FutureMAP is the short name for a little program formally known as the Futures Markets Applied to Prediction. It was an idea brought to us by our fine friends in the Department of Defense known as DARPA. Basically it was to be a terrorism futures market. It would have enabled investors to profit or lose from certain little events such as terrorist attacks, the overthrow of particular governments, assassinations, nuclear threats and other assorted goodies that are likely to occur in some of the world's more unstable regions.

If you’re like me and don’t dabble in the futures market and futures contracts here’s a brief overview as it pertains to commodities .

A futures contract is an obligation to buy or sell a specific quantity and quality of a commodity at the futures market price on a specified future date.

Just for shits and grins, let’s say you were willing to bet that Saddam Hussein was going to be killed within the next three months. If I read my definition correctly, you would act as the “seller” in this “transaction.” The person willing to take your bet would act as the “buyer”. You could lock in your price and await the result. Sound too far-fetched? Guess again. The Pentagon wanted to sponsor a website that would initially allow up to 1,000 “investors” to do just that. Does anybody want to speculate about who those “investors” might have been and what kind of insider information they might have been privy to?

Here’s what DARPA had to say about the project…

The DARPA FutureMAP (Futures Markets Applied to Prediction) program is a follow-up to a current DARPA SBIR, Electronic Market-Based Decision Support (SB012-012). FutureMAP will concentrate on market-based techniques for avoiding surprise and predicting future events. Strategic decisions depend upon the accurate assessment of the likelihood of future events. This analysis often requires independent contributions by experts in a wide variety of fields, with the resulting difficulty of combining the various opinions into one assessment. Market-based techniques provide a tool for producing these assessments.

There is potential for application of market-based methods to analyses of interest to the DoD. These may include analysis of political stability in regions of the world, prediction of the timing and impact on national security of emerging technologies, analysis of the outcomes of advanced technology programs, or other future events of interest to the DoD. In addition, the rapid reaction of markets to knowledge held by only a few participants may provide an early warning system to avoid surprise.

After the text there is a picture of what appears to be a dart board or target with three or four darts stuck in it. There’s also a graph that displays along the “x” axis the words “Probability of Terrorist Activity %”. Along the ‘Y” axis, one could presumably bet on the “Probability of Overt Action %.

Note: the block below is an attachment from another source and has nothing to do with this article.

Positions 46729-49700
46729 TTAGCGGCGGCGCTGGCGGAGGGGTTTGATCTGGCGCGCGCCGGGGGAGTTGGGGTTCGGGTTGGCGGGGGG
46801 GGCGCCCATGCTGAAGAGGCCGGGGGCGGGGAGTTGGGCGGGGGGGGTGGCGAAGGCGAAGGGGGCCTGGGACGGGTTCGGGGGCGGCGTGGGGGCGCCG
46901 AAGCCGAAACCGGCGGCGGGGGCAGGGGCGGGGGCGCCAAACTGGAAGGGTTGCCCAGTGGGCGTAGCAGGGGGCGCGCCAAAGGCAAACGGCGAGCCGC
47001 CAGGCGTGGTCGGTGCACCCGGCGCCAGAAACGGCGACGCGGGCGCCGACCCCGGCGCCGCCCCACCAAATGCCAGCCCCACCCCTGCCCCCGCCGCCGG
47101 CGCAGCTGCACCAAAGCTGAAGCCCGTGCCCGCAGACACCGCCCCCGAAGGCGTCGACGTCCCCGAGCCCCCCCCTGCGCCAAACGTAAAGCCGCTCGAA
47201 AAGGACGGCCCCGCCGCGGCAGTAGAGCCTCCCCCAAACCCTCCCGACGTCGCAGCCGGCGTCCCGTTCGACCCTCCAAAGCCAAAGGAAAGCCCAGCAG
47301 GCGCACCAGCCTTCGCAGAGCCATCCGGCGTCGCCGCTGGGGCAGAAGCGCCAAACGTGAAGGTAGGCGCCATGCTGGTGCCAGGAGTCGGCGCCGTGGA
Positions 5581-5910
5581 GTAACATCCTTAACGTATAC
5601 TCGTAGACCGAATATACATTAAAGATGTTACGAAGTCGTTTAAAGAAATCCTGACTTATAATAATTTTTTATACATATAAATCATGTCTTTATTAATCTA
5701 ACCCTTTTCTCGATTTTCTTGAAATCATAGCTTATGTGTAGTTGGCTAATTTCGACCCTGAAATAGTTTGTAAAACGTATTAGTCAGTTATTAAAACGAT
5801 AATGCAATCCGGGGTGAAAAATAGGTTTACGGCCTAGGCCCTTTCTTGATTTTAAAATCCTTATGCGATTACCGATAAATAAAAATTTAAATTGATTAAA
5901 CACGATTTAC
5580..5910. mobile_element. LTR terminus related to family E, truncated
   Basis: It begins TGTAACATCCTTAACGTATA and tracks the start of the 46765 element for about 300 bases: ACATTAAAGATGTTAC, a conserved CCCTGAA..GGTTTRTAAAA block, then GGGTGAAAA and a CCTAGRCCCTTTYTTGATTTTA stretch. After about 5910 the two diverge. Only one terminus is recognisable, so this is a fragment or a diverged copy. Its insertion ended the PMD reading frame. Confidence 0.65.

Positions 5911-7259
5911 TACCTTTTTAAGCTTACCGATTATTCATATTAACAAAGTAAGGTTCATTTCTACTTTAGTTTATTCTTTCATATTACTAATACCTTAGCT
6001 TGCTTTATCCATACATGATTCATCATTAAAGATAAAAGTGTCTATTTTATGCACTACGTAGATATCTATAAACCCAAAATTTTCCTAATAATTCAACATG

Fortunately, the program was cancelled after it came under fire from leading Senators from both parties. Here are a few excerpts that echo my sentiments on the whole matter.

''For the life of me, I cannot believe that anybody would seriously propose that we would trade in death - 'the most irresponsible, outrageous, and poorly thought out of anything I've heard from the administration.'' - Senator Tom Daschle of South Dakota

''I was appalled that we would be in a sense setting up a futures market in death and destruction, and it is not in keeping with our values,'' - Senator Hillary Rodham Clinton of New York

Even Paul Wolfowitz, the Deputy Secretary of Defense got into the act when he said…

'We'll find out exactly how this happened, recognizing by the way that the agency that does it is brilliantly imaginative in places where we want them to be imaginative., It sounds like maybe they got too imaginative in this area.''

By the way, DARPA is/was headed up by John Poindexter, the same guy who was convicted of lying in the Iran-Contra fiasco and who, after having his conviction overturned, brought us Total Information Awareness which was subsequently re-named Terrorist Information Awareness after much public outcry.

Does anybody else out there find it as appalling as I do that the government was even considering such a program?

Source

www.darpa.mil/iao/FutureMap.htm

Update...On July 31, 2003, the DoD announced that Mr. Evil was resigning as a result of the furor caused by FutureMAP. In this writers opinion, at least it served one purpose.

DARPA proposed to allow experts to put their money where their mouths are on issues of terrorism by creating a "market" - which is a euphemism for a gambling game - in which an expert with a very strong belief that some event will or will not occur is able to quantify the strength of that belief in a way that profits him or her if it turns out to be correct.